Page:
Contact: Joe Vargo, Perris Public Information Officer
Phone: 951-956-2120
jvargo@cityofperris.org

Census 2010: We Can't Move Forward Until You Mail It Back

The stakes are high:
An accurate count
of the local population
helps to ensure that
Perris receives its
fair share of
federal funding.

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That’s the message the City of Perris and the U.S Census Bureau want to send to all City residents when they receive their 10-question census form in the next two weeks.

“Everyone will get an envelope from Uncle Sam and it’s vital that all the questions be answered,” said Associate Planner Diane Sbardellati, the City’s point person on the 2010 Census. “It should take less than 10 minutes to complete. Mail it back. The federal government uses this data to determine how much money the City will receive. If residents know the Census is coming, they will be less surprised and less likely to ignore the letter.”

Sbardellati said just 68 percent of the City’s population—barely two out of every three people—were counted during the 2000 census. That meant thousands of Perris residents were left out.

Since U.S. Census experts estimate that every person brings $20,000 to his or her home town each decade, the City of Perris potentially lost millions of dollars in the last 10 years. That money could have gone to build roads, parks public safety, housing and school programs.”

Census forms will start to arrive March 15, Sbardellati said, and residents are urged to complete them as soon as possible and return them to the Census Bureau.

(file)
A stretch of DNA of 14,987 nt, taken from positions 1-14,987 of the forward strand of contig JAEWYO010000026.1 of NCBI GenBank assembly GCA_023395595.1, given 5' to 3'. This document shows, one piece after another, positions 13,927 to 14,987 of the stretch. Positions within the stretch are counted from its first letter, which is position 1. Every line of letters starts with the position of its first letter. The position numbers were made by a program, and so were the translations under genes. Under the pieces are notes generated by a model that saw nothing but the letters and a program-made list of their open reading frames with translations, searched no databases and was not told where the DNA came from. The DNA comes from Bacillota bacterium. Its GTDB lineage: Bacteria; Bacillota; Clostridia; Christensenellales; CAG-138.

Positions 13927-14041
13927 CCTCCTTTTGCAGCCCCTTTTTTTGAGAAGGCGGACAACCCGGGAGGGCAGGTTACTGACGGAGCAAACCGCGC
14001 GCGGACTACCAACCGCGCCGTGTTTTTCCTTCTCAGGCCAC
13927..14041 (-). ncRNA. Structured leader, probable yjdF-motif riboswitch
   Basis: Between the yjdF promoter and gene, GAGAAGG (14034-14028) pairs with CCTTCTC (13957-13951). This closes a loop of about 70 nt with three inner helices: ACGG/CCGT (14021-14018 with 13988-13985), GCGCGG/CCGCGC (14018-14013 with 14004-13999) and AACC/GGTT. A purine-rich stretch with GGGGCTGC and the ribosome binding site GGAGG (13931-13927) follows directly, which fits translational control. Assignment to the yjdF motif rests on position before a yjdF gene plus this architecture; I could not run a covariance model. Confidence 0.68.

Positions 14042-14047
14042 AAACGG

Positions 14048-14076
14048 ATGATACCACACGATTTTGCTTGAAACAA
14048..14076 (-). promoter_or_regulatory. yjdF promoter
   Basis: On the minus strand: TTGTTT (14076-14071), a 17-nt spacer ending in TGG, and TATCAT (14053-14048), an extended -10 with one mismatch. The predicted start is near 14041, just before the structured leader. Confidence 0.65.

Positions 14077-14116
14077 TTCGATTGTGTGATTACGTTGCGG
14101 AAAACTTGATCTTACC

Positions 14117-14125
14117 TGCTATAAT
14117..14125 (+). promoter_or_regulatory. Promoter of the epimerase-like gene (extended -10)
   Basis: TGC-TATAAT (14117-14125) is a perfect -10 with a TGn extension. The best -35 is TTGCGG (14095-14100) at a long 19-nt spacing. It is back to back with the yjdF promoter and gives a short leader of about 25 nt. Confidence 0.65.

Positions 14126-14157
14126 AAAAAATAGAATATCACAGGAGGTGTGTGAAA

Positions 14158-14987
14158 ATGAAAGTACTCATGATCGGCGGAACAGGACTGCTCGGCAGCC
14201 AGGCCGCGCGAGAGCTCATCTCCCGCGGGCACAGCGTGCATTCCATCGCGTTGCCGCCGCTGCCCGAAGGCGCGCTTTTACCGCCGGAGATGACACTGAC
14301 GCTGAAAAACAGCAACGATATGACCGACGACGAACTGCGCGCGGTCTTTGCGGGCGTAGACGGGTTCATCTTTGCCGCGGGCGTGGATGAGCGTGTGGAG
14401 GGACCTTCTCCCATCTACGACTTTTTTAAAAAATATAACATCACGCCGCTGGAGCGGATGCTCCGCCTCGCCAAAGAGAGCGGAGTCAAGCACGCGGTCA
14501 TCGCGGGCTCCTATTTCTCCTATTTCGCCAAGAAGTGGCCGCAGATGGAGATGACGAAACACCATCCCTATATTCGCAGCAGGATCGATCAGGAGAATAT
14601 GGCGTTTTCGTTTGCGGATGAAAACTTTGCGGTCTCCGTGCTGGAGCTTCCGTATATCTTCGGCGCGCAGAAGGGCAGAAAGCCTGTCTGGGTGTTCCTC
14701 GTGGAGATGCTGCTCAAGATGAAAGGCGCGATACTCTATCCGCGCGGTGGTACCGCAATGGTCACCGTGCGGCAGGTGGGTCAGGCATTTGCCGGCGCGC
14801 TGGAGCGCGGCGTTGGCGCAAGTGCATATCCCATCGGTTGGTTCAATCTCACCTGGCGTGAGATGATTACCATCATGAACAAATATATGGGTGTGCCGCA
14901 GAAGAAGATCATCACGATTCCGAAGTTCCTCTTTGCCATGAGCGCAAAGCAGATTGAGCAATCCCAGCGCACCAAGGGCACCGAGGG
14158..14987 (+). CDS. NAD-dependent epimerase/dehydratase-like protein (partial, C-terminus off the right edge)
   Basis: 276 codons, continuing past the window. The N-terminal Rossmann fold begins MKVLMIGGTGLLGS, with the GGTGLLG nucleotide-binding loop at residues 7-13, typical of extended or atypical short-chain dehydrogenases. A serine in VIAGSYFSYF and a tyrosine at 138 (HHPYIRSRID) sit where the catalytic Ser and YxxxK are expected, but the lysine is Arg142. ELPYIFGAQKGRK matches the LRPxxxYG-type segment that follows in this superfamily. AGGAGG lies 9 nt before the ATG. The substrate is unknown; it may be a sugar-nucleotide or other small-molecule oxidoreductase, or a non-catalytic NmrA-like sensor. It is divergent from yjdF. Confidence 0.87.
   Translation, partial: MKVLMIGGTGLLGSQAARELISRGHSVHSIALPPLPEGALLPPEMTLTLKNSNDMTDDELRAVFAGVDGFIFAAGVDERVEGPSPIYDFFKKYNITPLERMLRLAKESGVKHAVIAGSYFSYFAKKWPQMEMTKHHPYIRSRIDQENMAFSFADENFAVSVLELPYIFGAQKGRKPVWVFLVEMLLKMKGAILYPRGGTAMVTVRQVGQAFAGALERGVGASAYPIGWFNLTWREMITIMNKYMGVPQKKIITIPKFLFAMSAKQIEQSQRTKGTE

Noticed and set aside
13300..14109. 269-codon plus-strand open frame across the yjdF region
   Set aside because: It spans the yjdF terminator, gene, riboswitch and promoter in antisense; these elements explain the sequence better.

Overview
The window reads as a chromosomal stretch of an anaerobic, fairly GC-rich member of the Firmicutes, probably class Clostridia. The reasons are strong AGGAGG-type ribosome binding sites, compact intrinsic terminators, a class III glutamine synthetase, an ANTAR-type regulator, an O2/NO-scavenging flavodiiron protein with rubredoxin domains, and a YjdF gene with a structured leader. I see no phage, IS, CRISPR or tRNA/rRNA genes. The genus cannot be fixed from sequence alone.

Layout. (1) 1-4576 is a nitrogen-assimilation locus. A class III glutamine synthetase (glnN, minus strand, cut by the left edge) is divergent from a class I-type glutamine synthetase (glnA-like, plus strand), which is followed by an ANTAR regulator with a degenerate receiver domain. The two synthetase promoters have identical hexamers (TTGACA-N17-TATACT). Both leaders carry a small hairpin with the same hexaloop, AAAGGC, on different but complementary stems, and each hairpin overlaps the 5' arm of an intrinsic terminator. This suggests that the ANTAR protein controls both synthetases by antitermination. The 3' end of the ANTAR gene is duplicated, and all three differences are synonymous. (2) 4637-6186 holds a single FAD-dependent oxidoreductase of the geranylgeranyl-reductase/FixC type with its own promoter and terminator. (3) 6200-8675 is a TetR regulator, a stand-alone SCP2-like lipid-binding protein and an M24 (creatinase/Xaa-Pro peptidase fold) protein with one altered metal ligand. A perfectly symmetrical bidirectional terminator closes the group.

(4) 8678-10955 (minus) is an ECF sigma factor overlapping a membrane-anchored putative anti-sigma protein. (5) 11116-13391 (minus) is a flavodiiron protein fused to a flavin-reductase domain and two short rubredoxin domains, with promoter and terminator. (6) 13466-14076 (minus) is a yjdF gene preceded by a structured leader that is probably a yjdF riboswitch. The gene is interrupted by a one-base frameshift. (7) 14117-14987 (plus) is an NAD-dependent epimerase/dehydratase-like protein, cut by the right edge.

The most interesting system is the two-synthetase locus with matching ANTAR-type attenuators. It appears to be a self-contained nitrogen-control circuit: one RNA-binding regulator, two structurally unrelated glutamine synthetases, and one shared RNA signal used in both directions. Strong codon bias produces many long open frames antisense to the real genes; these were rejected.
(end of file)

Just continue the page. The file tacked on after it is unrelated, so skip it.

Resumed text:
Updates about the Census will be posted on the City’s website, www.cityofperris.org, its facebook page, Channel 3 and on the electronic billboard at the Perris Valley Auto Center on Interstate 215.

During the 2000 Census, 72 percent of occupied households mailed back their forms.
In 2010, federal officials are challenging communities to do better. The Census Bureau's "Take 10" campaign gives local government officials a wide range of tools to inspire communities to meet the challenge. These include:

Over the next 10 years Riverside County could lose more than $250 million for hospitals, schools, senior centers, transportation projects and other important services if the census misses even one out of every 100 Riverside County residents. Your help is needed to spread the word that the census is important, quick, confidential and necessary to bring millions of dollars back into our communities.

Robert M. Groves, director of the U.S. Census Bureau, said the census form is one of the shortest in the 220 years since the government began keeping population statistics.

The stakes are high, Groves said. An accurate count of the local population helps to ensure that your community receives its fair share of federal funding.

“The 2010 Census: It's in our Hands,” Groves said.